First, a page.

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Jenos
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I've been waiting till more people pick up the game to play; I keep hearing waaaay too many reports of just empty expanses of land with no one else, due to the whole instanced planet thing. The hesitation I face is that the servers that are able to have plenty of people on have fair to high queue times during peak hours, whereas the servers that don't have queues also don't have enough people to really engage the massively multiplayer aspect of the game. I'm not too interested in paying for a game that doesn't have enough people playing it.
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BlackBlade
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quote:
Originally posted by Samprimary:
So, what's the deal. Anyone else playing? Surely, there is.

I'm scared to be quite honest, I just don't know how much fun it will be both short term and long term, especially with Diablo 3 coming so soon.
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Ginol_Enam
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quote:
Originally posted by Jenos:
I've been waiting till more people pick up the game to play; I keep hearing waaaay too many reports of just empty expanses of land with no one else, due to the whole instanced planet thing. The hesitation I face is that the servers that are able to have plenty of people on have fair to high queue times during peak hours, whereas the servers that don't have queues also don't have enough people to really engage the massively multiplayer aspect of the game. I'm not too interested in paying for a game that doesn't have enough people playing it.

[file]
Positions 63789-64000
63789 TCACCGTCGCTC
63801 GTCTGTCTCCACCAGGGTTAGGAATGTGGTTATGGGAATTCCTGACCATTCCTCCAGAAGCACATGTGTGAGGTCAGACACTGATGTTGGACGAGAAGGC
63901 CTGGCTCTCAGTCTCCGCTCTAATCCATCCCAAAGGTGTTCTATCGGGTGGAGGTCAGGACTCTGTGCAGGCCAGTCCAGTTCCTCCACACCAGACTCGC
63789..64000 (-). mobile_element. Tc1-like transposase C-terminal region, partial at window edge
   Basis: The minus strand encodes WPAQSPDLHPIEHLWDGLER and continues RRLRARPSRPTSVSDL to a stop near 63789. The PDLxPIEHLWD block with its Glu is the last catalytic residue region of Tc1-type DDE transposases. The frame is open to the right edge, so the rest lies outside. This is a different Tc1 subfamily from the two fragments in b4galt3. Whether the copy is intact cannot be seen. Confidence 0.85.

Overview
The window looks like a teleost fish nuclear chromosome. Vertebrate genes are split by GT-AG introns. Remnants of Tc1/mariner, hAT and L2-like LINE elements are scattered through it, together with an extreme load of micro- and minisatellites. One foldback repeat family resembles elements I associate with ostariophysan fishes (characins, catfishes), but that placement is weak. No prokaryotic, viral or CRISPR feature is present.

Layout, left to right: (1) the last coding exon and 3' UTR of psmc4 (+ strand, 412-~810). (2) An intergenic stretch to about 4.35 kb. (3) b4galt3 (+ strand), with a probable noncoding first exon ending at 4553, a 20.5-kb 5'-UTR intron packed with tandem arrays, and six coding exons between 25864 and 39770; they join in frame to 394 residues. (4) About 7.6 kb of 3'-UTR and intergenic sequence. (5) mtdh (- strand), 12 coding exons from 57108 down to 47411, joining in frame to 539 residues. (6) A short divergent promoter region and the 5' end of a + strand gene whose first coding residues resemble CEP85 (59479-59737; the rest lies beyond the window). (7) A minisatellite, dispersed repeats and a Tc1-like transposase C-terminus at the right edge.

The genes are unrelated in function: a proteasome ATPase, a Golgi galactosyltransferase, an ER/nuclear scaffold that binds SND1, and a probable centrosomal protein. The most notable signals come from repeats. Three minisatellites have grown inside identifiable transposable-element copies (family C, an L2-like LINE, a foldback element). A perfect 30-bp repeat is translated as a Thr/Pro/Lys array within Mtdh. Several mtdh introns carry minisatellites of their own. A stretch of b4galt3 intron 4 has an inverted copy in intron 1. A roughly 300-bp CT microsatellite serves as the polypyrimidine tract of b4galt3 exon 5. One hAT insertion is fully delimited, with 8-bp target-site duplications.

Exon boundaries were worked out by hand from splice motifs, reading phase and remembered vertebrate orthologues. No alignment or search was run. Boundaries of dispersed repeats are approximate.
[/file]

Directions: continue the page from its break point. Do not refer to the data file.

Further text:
The upside of that is you don't have to compete too hard for quest objectives.

Right now it looks like they max an instance's population at 100ish. Unfortunately, planets are not equal in size, so some larger planets will feel underpopulated. The only issue with that, IMO, is having difficulty finding a group, but you can interact with the other instances via the general chat and group up there.

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Samprimary
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A good way to solve the underpopulation issue would be to roll on Harbinger, Swiftsure, or Fatman. Once they up instance capacity, there would always be a crowd.
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Xavier
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quote:
So, what's the deal. Anyone else playing? Surely, there is.
I got it as a surprise Christmas gift, as Niki knew how much I was wanting to play it (thesis be damned!).

I'm actually quite enjoying it so far. It pretty much takes the best of KOTOR and the best of WOW and mashes them together. Still disappointed in the skill trees and the Heals/DPS/Tank paradigm, but since I've been soloing 95% of the time and just cracked level 10 on my highest toon, neither are much of an issue so far.

I let Niki design my first character, and she ended up going with a very attractive female Imperial Agent. I got her to level 7 and was digging her, but I needed to get at least one character with a lightsaber. So at first I leveled a Jedi Knight to level 6. The character is pretty cool, but I also tried out the Sith Warrior and was liking the story a lot better. I guess I just feel like I've already played the Jedi Knight hero archetype a half-dozen times already in other games.

I got him to level 10 just a few minutes ago, and chose Marauder. He looks pretty bad-ass.

I'll probably try and get my Imperial Agent to Sniper sometime early this week. I am not sure which I will have as my "main" yet out of those two. Will probably also roll another alt I'm sure.

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Samprimary
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Agent is going to be my secondary character, and she's going to get the most play while I wait for knight/warrior to get fixed up some!